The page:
Director Pashrant Bhargava joins us to talk about his award winning first feature film, PATANG. A poetic journey into the old city of Ahmedabad, PATANG weaves together the stories of six people transformed by the energy of India’s largest kite festival. Every year a million kites fill the skies above Ahmedabad–dueling, soaring, tumbling and flying high. When a successful Delhi businessman takes his daughter on a surprise trip back to his childhood home for the festival, an entire family has to confront its own fractured past and fragile dreams. Music and fireworks, food and laughter, a kaleidoscope of color and light, the magic of the kite flying high – a traditional recipe of healing and renewal. With naturalistic performances from actors and non-actors alike, bold, lyrical editing, vibrant cinematography and a kinetic score, Patang delights the senses and nourishes the spirit.
“The storytelling is effortlessly made part of the hypnotically beautiful visuals, and woven into a kaledioscope of colors, faces, music and a little romance. Bhargava is masterful in the way he allows his story to emerge from his mosaic, instead of spelling it out by the numbers. Evokes the old and new Indias side by side as well as I’ve seen done.” – Roger Ebert, CHICAGO SUN TIMES
UNION SQUARE is the setting for an unexpected reunion between two estranged sisters, one on the verge of getting married, the other on the verge of a nervous breakdown. Lucy (Academy Award winner Mira Sorvino) attempts to shop for discount clothes while anxiously talking on her cell. When the news is not what she wants to hear, she has a complete meltdown. Unsure of her next move, she has an idea. Suddenly, Lucy finds herself somewhere she’s never been: her younger sister Jenny’s (Tammy Blanchard) loft apartment off Union Square. Director Nancy Savoca (True Love) will be joining us to talk about her latest this Friday on Film School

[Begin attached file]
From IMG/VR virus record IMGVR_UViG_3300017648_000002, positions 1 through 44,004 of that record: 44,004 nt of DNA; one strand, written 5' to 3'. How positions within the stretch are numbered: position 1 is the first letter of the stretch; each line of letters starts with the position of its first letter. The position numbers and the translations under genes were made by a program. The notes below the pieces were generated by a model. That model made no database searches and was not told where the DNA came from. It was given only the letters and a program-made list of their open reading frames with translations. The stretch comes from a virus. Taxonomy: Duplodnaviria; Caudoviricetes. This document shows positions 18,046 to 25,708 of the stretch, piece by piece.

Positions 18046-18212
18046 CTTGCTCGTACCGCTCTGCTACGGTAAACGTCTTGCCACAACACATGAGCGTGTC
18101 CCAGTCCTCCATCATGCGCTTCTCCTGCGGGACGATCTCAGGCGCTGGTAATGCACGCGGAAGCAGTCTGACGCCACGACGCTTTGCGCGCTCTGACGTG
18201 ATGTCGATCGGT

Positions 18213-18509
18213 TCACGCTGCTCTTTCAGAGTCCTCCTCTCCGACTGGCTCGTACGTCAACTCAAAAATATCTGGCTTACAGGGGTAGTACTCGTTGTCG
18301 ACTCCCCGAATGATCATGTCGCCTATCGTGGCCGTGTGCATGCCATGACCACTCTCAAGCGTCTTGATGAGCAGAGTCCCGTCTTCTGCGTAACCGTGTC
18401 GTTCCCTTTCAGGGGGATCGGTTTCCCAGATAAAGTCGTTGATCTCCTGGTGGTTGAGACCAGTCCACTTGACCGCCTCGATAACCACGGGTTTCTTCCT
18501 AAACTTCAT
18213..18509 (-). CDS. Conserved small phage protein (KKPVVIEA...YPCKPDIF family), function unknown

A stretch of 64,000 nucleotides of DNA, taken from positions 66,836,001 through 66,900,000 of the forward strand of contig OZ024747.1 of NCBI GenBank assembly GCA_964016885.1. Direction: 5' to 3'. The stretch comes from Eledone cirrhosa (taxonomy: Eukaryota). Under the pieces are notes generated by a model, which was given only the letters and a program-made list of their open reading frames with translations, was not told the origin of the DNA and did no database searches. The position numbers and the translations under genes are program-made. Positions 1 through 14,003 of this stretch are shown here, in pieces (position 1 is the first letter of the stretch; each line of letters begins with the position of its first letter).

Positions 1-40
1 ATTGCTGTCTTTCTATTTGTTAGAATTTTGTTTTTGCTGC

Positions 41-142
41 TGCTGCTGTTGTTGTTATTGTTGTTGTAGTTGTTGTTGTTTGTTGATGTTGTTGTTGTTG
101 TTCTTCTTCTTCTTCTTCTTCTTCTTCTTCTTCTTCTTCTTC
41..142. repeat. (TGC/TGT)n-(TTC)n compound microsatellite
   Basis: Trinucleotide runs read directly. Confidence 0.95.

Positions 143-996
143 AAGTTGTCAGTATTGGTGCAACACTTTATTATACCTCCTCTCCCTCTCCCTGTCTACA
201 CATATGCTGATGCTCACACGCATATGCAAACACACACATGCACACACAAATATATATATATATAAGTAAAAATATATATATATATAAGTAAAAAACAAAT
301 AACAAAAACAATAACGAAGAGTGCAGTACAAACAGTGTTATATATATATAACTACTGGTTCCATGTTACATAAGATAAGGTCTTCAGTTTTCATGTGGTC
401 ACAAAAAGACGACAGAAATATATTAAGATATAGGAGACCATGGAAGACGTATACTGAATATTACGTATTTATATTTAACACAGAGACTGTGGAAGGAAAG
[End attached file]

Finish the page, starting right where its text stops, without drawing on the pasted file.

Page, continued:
Lucy Walker’s (Waste Land) powerful, Academy Award nominated documentary film about the survivors in the areas hardest hit by Japan’s recent tsunami find the courage to revive and rebuild as cherry blossom season begins.
A stunning visual poem about the ephemeral nature of life and the healing power of Japan’s most beloved flower.
‘…one of the most memorable this year, winner of a jury prize as well as an Oscar nomination, is Lucy Walker’s unforgettable “The Tsunami and the Cherry Blossom,” a look at the aftermath of the 2011 Japanese disaster that emphasizes the way “beauty and terror always exist in nature.”‘ – Kenneth Turan, Los Angeles Times
Producer Kira Carstensen will be joining us to talk about challenges filming an intimate portrait of Japanese resolve and resilience so soon after the crushing tragedy of March 11, 2011.
Safety Not Guaranteed director Colin Trevorrow joins us for a freewheeling conversation on writing, cast and directing his first feature film. When an unusual classified ad inspires three cynical Seattle magazine employees to look for the story behind it, they discover a mysterious eccentric named Kenneth, a likable but paranoid supermarket clerk, who believes he¹s solved the riddle of time travel and intends to depart again soon. Together, they embark on a hilarious, smart, and unexpectedly heartfelt journey that reveals how far believing can take you. The cast includes, Aubrey Plaza, Mark Duplass, Jake Johnson, Karan Soni.